offending people who love me

Visitor (not verified)
anonymous user
Registered: 12-31-1969
offending people who love me
7
Mon, 07-30-2012 - 4:37pm

Hello! I used to assume my friends were happy around me and that I could understand them. With close and casual female friends, and even with strangers, I thought I could tell how they felt, and I used to think I could ask the right questions and listen to people and even make them feel a little better. People seemed to react well to me, so I figured it was the same with close family and loved ones. So...I'm married and do NOT seem to have any of these skills with my sweet husband! If he is feeling bad, I make it worse. If I just plain don't think and say or do something, it frequently makes him feel like he did something wrong. But he can read my mind and do really nice things for me. Once I realized that, I also realized...wait a minute, I pretty regularly upset my mom. I sort of frustrate my dad. It looks to me like the people who love me the most are offended and bothered by me, because, while I feel that I care about them, I end up showing them the opposite. But, unlike if I knew I had said something that came across wrong, it's a mystery to me why and how I am so...mean. My parents are stuck with me and don't live with me. My husband, though...he could eventually leave if I'm not more thoughtful. Do other people offend the people they are closest to? And what do you do to improve?

iVillage Member
Registered: 12-27-2004
Tue, 07-31-2012 - 11:59am

It sounds like you're developing sensitivity to how people may feel about the things you do--we all develop this at different ages, and some people never get there.  You don't necessarily have to address each issue ("I know you don't like it when my emails are short, but  .  .  .  ."), but you will begin to anticipate the occasions when something you do will impact someone adversely, and you may choose a different action.  Say Mom emails and you're busy.  You could stop everything and send Mom the kind of email she wants, you could reply, "I'm busy!" or you could answer, "Hi, Mom!  I'm meeting a deadline right now, but I'll tell you all about it after I get home tonight.  Love, Leila."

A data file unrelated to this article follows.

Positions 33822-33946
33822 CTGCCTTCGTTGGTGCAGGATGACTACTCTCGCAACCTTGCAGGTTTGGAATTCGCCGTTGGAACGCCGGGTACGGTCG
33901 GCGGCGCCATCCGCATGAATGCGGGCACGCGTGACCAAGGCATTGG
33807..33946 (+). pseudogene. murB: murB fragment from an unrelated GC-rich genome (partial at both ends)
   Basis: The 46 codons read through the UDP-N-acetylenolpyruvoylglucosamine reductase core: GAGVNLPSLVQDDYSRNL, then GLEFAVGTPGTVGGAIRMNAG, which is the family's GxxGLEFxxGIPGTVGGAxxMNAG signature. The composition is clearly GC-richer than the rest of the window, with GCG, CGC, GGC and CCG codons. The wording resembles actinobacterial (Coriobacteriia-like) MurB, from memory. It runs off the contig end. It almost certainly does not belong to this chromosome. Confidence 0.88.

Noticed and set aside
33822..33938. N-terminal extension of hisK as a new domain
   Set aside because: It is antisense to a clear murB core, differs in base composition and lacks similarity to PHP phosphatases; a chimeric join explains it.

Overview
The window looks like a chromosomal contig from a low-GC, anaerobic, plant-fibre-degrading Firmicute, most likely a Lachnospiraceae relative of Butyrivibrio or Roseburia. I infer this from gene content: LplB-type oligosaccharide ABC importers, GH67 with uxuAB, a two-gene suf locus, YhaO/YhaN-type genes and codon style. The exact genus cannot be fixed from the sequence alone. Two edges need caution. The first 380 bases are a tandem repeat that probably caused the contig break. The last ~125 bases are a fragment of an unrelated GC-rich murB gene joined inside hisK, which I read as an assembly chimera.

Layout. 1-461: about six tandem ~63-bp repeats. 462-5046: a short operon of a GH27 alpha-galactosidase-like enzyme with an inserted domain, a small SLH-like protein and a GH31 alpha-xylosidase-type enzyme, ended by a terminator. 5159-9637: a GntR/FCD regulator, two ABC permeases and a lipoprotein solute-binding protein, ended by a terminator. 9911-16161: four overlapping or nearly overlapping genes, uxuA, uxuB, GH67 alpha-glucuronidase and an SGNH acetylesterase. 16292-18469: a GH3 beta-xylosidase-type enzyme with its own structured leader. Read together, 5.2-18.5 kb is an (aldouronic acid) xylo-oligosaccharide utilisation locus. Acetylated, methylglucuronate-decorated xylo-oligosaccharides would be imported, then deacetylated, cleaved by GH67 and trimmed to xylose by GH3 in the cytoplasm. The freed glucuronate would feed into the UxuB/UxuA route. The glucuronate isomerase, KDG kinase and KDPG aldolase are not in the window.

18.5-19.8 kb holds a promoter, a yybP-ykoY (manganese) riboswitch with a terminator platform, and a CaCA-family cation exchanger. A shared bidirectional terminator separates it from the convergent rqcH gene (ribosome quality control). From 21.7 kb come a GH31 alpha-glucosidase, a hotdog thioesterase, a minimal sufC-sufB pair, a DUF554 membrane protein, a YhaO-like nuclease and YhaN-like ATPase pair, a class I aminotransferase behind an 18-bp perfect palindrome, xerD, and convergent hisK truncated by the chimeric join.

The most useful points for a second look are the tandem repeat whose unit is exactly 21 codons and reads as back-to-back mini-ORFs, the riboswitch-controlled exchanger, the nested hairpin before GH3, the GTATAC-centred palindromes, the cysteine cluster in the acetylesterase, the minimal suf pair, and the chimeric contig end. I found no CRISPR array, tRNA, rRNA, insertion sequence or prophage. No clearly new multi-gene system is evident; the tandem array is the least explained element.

Many people (you husband, your dad) will not admit that something you did made them unhappy.  Doesn't matter--the new, sensitive you knows it's true.  Don't try to discuss it, just do things differently next time.  Your parents love you, your husband loves you--they think that you are pretty great, and are willing to overlook your minor flaws, like occasional insensitivity.  Continuing to develop and implement your growing understanding of how people feel will give you greater strength and depth as a human being.

iVillage Member
Registered: 12-22-2007
Tue, 07-31-2012 - 7:09pm

Leila, I don't think you are messing up at all.  Instead, I think you're taking on responsibility for the feelings of those who are too sensitive.  If your mother gets offended by brief emails when you are working - that's not your problem.   Anyone who expects more than a one-liner from someone who is working is being unrealistic.    Do not apologise for being unable to spend time on personal issues while you're working.

As far as when your husband says "I'm so sorry, I ruined your evening, you're mad at me, I'm a terrible person", well that's just a load of self indulgent rubbish.    And it's designed to make you feel bad.   Unless he's done something really insensitive (like go drinking with the boys when he knows you've cooked a lovely dinner for him), this isn't an appropriate response from him.   The "I'm a terrible person" ending line is just inappropriate for any situation.     Honestly, he sounds like a reprimanded 5yo who says "everybody hates me"

Instead of taking blame for his over-reaction, I think it's time to let him know that his responses are childish and self indulgent.   The expression "oh, grow up" springs to mind.   Though I guess it's probably better to tackle the issue in a less confronting way ;-)